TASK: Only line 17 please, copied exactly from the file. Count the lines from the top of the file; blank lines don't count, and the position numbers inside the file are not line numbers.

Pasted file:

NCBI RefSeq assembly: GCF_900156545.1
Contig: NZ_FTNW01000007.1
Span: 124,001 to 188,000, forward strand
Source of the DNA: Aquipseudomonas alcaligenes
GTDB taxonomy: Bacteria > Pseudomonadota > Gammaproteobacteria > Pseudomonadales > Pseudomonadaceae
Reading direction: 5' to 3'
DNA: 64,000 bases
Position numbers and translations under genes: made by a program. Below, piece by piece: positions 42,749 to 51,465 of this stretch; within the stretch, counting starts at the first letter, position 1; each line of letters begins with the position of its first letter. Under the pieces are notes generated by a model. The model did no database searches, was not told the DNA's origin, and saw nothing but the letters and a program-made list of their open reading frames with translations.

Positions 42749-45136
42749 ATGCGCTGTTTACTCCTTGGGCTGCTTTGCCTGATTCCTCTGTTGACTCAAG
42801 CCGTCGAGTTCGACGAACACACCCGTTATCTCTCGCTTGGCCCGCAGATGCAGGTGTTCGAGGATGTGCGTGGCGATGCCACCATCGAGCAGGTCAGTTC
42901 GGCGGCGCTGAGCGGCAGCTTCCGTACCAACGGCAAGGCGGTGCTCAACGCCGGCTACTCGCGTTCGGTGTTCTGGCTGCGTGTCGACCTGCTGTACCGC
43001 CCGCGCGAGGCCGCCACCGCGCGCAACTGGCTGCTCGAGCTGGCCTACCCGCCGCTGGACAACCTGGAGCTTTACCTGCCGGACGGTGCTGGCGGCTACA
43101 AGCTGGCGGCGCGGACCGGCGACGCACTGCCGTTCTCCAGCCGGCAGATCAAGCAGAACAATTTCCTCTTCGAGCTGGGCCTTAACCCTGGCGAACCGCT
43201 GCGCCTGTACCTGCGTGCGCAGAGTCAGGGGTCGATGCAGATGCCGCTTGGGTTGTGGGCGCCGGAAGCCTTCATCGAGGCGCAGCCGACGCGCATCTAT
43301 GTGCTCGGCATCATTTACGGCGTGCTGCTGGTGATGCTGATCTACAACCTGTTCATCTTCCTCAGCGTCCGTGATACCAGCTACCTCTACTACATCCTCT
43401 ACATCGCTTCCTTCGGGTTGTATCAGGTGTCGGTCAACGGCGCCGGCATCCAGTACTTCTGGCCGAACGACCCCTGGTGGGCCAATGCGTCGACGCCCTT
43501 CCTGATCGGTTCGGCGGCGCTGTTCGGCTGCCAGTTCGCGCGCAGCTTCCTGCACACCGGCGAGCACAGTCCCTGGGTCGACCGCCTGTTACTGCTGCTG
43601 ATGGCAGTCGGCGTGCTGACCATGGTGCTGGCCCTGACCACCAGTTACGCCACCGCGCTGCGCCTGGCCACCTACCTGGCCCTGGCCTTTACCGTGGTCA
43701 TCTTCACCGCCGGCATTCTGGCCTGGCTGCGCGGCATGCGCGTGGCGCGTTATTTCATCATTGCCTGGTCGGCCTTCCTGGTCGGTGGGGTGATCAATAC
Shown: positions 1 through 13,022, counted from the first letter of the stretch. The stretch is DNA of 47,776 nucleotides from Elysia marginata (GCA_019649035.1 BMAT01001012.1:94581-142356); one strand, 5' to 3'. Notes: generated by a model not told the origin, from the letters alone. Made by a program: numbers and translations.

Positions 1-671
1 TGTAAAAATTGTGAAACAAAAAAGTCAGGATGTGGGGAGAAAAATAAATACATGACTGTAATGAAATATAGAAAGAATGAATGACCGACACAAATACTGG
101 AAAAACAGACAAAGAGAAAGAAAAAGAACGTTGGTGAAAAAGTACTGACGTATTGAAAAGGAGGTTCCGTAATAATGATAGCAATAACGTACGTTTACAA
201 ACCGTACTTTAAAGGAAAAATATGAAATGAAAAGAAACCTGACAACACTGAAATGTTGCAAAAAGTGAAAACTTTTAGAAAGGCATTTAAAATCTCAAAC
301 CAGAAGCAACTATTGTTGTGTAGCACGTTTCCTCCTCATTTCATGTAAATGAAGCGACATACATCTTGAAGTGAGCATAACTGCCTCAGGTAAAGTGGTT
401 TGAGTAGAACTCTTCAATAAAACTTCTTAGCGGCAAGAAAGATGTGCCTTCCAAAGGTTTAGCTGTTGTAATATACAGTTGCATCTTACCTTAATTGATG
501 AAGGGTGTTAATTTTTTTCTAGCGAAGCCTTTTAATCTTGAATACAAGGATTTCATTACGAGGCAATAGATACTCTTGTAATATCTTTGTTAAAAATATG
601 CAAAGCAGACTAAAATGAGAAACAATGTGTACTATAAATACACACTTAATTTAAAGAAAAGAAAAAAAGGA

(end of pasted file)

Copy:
43401 ACATCGCTTCCTTCGGGTTGTATCAGGTGTCGGTCAACGGCGCCGGCATCCAGTACTTCTGGCCGAACGACCCCTGGTGGGCCAATGCGTCGACGCCCTT